Study Finds Men Are More Likely To Spread Viral Particles Than Women

Masks and social distancing have become an everyday part of many people’s daily lives, as coronavirus is spread via respiratory droplets. But is virus transmission equal for everyone? Could it be that some people are more susceptible to spreading the virus than others?

Are Men to Blame?

A new study from Colorado State UniversityIt has been shown that viral particles are more common in men than in women. Researchers claimed this is due to speaking patterns and larger lung capacity in male biology—and the numbers are quite telling.

According to the study’s findings, males produce 62 percent more droplets than females. The study also revealed that adults produced 62% more droplets than children. Singing produces 77% less droplets than talking.

However, when they account for participants’ voice volume and exhaled carbon dioxide, the study claimed that “age and sex differences were attenuated and no longer statistically significant.”

In other words: A man may produce more virus particles when he speaks than a woman, or a 10-year old child. However, viral particles may be more concentrated in the voice of a child or woman shouting than those produced by a man.

Lead study author John Volckens—a professor in the Department of Mechanical Engineering—said that these observations are important because they support the idea of measuring CO2 levels and noise levels in enclosed spaces to determine transmission risk.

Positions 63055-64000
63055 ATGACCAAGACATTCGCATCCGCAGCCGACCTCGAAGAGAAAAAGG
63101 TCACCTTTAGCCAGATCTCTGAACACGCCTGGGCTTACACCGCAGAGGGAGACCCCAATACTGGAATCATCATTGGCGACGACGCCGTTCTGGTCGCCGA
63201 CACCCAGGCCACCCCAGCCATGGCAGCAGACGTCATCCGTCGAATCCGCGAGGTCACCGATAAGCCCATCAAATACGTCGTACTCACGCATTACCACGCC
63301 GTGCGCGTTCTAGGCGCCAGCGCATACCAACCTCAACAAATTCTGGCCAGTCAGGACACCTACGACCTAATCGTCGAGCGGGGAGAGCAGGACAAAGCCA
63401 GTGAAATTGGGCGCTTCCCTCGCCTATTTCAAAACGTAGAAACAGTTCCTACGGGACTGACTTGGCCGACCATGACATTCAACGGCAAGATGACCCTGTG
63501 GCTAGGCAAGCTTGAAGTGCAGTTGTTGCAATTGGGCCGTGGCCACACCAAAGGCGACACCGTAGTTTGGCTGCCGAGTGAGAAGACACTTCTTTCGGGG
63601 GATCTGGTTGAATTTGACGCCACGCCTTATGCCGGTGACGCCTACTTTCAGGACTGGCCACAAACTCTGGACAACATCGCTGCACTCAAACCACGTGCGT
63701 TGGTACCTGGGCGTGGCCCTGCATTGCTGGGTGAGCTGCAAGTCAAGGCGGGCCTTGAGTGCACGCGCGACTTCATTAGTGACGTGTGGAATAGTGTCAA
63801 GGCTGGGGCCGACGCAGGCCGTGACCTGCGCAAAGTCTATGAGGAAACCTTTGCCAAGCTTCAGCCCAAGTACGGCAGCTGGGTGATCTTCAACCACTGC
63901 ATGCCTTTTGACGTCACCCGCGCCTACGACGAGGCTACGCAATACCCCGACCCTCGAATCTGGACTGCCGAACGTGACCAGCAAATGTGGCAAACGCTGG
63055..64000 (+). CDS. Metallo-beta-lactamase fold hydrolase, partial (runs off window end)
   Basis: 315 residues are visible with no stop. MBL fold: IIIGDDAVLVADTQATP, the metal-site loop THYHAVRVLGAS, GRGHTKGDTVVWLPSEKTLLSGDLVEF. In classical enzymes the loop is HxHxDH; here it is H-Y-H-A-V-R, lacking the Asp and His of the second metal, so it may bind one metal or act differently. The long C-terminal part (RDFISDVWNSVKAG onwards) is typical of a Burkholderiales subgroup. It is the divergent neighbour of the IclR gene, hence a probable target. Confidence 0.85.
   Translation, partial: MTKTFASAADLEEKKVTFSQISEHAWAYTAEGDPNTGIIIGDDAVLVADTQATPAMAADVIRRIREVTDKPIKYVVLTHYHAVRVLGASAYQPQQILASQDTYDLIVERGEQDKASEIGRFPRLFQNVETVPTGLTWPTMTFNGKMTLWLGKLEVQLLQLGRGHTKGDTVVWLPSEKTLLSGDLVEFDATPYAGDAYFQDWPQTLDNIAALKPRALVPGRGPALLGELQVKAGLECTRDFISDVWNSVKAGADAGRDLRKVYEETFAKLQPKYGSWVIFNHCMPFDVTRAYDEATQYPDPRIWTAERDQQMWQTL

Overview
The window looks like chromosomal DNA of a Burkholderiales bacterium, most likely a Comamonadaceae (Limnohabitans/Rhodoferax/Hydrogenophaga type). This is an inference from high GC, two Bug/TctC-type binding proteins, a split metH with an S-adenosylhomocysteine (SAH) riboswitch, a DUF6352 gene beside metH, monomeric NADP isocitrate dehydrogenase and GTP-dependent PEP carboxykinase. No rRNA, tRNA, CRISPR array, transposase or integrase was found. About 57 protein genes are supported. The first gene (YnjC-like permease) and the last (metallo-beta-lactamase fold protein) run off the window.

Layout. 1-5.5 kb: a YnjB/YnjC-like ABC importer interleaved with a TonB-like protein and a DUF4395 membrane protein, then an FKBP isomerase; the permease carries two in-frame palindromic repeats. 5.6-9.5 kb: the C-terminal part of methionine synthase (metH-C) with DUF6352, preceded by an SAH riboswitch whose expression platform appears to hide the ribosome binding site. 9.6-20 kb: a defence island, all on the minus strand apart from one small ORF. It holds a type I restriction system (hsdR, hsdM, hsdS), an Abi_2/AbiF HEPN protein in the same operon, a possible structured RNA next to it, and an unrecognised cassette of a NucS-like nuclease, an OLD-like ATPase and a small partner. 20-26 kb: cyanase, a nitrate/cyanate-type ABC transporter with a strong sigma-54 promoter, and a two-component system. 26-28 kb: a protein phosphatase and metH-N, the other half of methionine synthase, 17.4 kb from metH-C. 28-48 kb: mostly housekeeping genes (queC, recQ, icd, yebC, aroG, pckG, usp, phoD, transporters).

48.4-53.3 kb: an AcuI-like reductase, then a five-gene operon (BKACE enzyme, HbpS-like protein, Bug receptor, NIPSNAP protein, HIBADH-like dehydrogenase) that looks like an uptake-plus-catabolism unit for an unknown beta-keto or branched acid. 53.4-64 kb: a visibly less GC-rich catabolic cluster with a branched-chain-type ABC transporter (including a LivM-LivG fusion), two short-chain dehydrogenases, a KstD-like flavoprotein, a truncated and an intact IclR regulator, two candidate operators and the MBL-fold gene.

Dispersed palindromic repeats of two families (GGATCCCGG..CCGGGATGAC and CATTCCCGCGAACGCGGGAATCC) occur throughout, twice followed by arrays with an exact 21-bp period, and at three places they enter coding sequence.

“If there were significant differences after accounting for CO2 between males and females and kids, then you’d have to know how many males, females, and minors were in a room to estimate transmission risks,” Volckens explained.

“Our data suggest that you don’t need to know that if you just measure CO2 and noise levels, because those measures are an equalizer for these demographic differences.”

Other Factors In Transmission

In the study, which was titled “Reducing Bioaerosol Emission and Exposures in the Performing Arts: A Scientific Roadmap for a Safe Return from COVID-19,” Volckens’ team explained there are many factors to consider when attempting to determine how viruses are transmitted.

“Factors such as the pathogen’s infectious dose, viral loads in the source individual, and susceptibility of the host (which may be impacted by individual’s physiology, genetics, and comorbidities), as well as a wide range of environmental and social factors related to human-to-human interactions all impact the likelihood that a disease is transmitted from one individual to another,” the study claimed.

Results in Action

The results of the study have already been used at CSU to help the college’s performing arts programs get back on stage. Over the past two-years, all of the drama and music programs have been shut down or gone virtual. CSU has been able to reimplement its programming safely thanks to this study.

Monitoring noise and CO2 levels at indoor performance venues could be a low-cost way to determine the risk of disease transmission. Not just for COVID-19. Volckens suggested that this method could also be used in the future to combat any airborne diseases, such as seasonal flu or common cold.

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